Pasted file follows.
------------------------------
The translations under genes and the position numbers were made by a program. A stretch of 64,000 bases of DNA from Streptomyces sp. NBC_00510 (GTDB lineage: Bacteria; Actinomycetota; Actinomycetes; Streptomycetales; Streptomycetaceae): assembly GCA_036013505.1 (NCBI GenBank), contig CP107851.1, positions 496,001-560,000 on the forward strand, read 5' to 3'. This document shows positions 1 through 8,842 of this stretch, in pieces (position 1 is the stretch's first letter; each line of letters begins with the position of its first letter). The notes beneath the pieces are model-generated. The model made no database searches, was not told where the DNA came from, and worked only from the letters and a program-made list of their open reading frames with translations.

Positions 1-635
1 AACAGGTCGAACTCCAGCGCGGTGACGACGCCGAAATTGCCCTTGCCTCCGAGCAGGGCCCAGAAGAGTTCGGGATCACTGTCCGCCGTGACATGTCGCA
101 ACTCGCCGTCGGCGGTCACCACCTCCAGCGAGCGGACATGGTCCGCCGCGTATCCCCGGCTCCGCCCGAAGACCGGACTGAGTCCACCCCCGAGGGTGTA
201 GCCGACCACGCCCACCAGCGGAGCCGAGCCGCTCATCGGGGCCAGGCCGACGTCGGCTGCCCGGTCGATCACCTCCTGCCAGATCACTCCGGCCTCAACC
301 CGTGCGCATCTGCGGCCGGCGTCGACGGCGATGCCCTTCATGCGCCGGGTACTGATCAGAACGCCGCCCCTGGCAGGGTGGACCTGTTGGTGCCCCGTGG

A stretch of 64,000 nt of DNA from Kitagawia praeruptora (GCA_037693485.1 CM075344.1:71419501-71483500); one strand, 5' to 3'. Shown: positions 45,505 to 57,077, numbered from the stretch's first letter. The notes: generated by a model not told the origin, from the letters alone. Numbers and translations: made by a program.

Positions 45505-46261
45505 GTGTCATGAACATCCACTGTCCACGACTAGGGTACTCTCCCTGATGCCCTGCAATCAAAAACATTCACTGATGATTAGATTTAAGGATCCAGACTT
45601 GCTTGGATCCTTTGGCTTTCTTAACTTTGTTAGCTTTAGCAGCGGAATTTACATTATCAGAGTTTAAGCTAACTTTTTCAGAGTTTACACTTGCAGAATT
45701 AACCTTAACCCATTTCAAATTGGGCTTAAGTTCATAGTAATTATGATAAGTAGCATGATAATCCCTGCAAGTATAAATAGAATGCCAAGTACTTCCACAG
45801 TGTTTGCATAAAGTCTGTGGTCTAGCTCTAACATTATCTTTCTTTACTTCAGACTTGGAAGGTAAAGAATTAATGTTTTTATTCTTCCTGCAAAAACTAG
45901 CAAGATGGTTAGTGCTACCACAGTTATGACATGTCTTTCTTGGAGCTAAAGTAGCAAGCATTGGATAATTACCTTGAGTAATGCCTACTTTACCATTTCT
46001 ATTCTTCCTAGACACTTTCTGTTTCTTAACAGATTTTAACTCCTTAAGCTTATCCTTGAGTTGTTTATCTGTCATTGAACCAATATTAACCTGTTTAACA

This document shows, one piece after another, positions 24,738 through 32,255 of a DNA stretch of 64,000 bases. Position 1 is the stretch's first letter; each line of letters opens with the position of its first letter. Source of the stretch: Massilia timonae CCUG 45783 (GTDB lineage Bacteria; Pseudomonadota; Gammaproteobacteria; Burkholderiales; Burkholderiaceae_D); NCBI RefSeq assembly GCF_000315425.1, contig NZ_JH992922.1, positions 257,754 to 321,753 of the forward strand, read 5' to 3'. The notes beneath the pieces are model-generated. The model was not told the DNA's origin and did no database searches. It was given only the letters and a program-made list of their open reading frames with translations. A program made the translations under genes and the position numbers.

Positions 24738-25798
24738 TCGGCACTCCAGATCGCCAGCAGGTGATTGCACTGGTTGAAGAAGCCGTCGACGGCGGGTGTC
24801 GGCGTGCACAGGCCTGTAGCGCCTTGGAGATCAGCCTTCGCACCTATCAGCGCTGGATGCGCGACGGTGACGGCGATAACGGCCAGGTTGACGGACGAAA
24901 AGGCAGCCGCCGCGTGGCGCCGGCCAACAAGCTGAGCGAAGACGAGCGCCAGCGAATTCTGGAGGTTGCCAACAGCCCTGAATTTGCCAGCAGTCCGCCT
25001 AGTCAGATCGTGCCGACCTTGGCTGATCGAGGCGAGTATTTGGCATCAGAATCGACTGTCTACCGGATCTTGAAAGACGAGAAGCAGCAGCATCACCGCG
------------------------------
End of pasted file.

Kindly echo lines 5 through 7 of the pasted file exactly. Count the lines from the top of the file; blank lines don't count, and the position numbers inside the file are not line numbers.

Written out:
201 GCCGACCACGCCCACCAGCGGAGCCGAGCCGCTCATCGGGGCCAGGCCGACGTCGGCTGCCCGGTCGATCACCTCCTGCCAGATCACTCCGGCCTCAACC
301 CGTGCGCATCTGCGGCCGGCGTCGACGGCGATGCCCTTCATGCGCCGGGTACTGATCAGAACGCCGCCCCTGGCAGGGTGGACCTGTTGGTGCCCCGTGG

A stretch of 64,000 nt of DNA from Kitagawia praeruptora (GCA_037693485.1 CM075344.1:71419501-71483500); one strand, 5' to 3'. Shown: positions 45,505 to 57,077, numbered from the stretch's first letter. The notes: generated by a model not told the origin, from the letters alone. Numbers and translations: made by a program.